I should start off by saying I used to think it was. But I was wrong, and let me explain why.
Alcohol and addiction to any substance is an illness. People don’t choose to become dependent on the booze or the pills. Neither can they tell you when it happened. But at some point, it becomes a problem.
Addiction is a chronic disease
There are rules about what is and what is not a chronic disease. For a start, it has to be something you cannot vaccinate against. Put like that it seems so simple. It would be great if we could vaccinate against addiction like we do measles, but it’s not how it works.
A chronic disease lasts at least three months, and they don’t go away, ever. You don’t get ‘cured’, medicine doesn’t fix the problem, nor can it cure it. If it could, there would be a lot of the ills of the world reduced to nothing if we had a pill.
To sum up what we just learned, there’s nothing you can do to prevent addiction, (except perhaps, in the case of drugs and alcohol, never start, and as we will see that isn’t as simple as is seems). Once you have a chronic disease you can’t be cured of it. You have to learn to live with it and control it.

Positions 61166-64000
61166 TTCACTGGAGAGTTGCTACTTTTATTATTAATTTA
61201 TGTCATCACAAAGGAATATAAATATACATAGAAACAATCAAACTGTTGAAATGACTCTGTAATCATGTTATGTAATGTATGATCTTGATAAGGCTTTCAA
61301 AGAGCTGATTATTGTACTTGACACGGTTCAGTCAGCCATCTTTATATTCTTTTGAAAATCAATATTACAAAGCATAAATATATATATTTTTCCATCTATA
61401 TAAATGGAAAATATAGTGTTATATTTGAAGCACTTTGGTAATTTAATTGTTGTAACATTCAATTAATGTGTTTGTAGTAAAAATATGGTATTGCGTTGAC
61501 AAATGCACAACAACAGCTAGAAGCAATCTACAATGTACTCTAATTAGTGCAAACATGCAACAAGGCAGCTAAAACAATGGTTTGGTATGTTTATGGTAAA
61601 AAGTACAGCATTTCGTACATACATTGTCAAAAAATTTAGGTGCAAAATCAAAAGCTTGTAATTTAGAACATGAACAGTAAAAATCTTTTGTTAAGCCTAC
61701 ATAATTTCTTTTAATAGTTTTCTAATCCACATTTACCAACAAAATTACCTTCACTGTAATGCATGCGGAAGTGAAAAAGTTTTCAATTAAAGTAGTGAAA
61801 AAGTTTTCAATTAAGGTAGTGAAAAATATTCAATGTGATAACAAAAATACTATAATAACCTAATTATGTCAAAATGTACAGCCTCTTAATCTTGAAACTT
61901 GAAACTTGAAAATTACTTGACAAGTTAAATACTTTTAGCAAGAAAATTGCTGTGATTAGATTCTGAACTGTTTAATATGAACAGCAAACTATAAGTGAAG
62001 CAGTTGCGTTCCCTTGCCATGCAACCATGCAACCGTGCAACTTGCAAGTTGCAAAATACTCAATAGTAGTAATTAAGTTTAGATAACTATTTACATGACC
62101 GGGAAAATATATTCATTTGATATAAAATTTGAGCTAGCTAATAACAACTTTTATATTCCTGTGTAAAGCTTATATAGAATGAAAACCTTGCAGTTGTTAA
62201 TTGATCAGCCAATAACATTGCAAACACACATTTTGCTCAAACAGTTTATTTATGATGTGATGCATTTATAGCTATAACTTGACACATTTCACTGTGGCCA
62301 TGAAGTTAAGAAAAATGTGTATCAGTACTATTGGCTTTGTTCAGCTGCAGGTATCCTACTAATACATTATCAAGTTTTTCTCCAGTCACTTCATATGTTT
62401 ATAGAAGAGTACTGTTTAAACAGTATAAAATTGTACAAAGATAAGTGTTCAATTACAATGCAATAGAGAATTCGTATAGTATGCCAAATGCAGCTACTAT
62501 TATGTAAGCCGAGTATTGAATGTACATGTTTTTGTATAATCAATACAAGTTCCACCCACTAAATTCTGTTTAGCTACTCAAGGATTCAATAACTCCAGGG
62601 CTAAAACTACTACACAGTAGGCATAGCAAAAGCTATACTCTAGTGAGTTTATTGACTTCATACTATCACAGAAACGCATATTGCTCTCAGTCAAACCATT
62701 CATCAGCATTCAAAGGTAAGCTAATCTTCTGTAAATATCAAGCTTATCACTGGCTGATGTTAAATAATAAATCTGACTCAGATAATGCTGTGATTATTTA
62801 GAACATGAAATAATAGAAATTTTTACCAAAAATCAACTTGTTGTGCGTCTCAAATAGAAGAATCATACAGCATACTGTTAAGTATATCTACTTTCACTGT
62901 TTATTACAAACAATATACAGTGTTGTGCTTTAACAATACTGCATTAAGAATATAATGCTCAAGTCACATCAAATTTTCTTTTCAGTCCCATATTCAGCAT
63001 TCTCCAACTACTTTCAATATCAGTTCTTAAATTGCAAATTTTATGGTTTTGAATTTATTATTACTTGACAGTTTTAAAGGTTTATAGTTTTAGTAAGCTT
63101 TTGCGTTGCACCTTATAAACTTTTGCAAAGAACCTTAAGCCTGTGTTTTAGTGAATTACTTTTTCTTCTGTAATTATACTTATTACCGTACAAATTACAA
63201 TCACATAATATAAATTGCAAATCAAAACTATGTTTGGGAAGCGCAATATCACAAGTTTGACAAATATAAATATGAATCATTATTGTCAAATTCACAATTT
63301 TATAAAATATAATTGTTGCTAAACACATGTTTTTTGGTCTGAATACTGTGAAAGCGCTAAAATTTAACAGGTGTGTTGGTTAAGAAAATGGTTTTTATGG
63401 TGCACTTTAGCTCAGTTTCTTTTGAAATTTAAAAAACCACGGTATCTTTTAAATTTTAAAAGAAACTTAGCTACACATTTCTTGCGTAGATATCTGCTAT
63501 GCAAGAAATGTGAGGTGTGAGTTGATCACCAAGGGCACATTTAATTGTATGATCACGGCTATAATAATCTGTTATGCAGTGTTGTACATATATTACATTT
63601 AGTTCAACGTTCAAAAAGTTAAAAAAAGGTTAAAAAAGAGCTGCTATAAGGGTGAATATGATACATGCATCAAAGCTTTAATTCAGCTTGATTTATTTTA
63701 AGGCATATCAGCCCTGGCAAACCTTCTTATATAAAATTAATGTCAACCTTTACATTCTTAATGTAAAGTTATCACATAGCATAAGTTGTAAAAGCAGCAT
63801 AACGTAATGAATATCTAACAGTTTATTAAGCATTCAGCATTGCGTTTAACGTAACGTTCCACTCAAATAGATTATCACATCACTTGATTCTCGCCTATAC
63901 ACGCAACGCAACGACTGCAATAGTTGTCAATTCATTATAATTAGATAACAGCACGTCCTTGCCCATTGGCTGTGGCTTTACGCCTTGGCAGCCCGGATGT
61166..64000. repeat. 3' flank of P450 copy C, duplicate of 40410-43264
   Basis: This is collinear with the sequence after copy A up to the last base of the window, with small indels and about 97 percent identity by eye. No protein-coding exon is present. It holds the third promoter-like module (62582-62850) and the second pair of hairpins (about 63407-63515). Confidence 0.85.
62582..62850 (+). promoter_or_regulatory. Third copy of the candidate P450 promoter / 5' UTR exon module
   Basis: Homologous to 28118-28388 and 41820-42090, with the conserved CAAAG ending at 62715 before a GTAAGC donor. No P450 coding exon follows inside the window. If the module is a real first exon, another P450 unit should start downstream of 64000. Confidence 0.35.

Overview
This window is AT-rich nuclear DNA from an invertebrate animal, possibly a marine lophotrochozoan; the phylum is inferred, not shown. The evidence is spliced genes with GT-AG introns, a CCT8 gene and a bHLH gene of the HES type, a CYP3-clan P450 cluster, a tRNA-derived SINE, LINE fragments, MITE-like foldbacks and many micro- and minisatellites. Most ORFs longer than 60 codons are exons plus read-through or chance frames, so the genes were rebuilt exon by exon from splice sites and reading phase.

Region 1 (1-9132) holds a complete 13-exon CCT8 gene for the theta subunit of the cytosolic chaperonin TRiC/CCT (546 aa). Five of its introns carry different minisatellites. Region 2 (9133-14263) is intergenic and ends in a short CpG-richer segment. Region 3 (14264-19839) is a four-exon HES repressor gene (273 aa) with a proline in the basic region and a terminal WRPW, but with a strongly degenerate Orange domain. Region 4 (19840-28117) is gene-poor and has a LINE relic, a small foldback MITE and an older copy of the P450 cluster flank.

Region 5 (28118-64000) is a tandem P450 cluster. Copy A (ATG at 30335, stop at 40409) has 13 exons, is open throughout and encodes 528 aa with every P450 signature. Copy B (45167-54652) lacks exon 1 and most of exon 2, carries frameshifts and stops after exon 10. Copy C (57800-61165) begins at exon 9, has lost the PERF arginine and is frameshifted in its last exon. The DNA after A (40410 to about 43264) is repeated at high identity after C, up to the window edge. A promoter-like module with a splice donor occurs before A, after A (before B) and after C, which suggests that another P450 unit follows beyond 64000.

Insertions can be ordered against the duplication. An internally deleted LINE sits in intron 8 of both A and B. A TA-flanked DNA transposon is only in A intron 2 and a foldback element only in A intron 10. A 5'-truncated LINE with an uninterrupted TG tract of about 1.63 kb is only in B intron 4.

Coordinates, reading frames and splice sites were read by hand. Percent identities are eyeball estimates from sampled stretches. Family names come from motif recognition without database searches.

There’s one last feature of a chronic disease, as the Mayo Clinic points out, a chronic disease gets worse over time. The common chronic diseases are the ones you would expect; arthritis, cardiovascular disease and of course the big C. Cancer is right up there in the leading causes of death in the USA.
Why is an alcohol addiction considered a chronic disease?
Hopefully, by understanding what a chronic disease is you begin to see why addiction would be thought chronic. It ticks the boxes; no vaccine, no cure, and it gets worse over time.
There are other characteristics which apply as well. There is a genetic component, which means if it runs in my family it could run in yours too. A person can be genetically inclined to alcoholism in the same way they might be to diabetes.
Imagine then, growing up in a family where drink plays a part in your social rituals, there are now two contributing factors, and they are already active long before the first drop of alcohol has passed your lips.
Environment and genetics are two factors. A third is a potential for relapse. Think of cancer. We all know of people who fought it and then lost the fight. Now apply the thinking to alcohol. If it is not effectively managed, the chances of ‘falling off the wagon’ are high.
Let me say, I acknowledge there is a difference – you don’t choose for cancer to come back, it happens. But most recovered alcoholics would do lots not to fall off and not to succumb. We need to cut them some slack.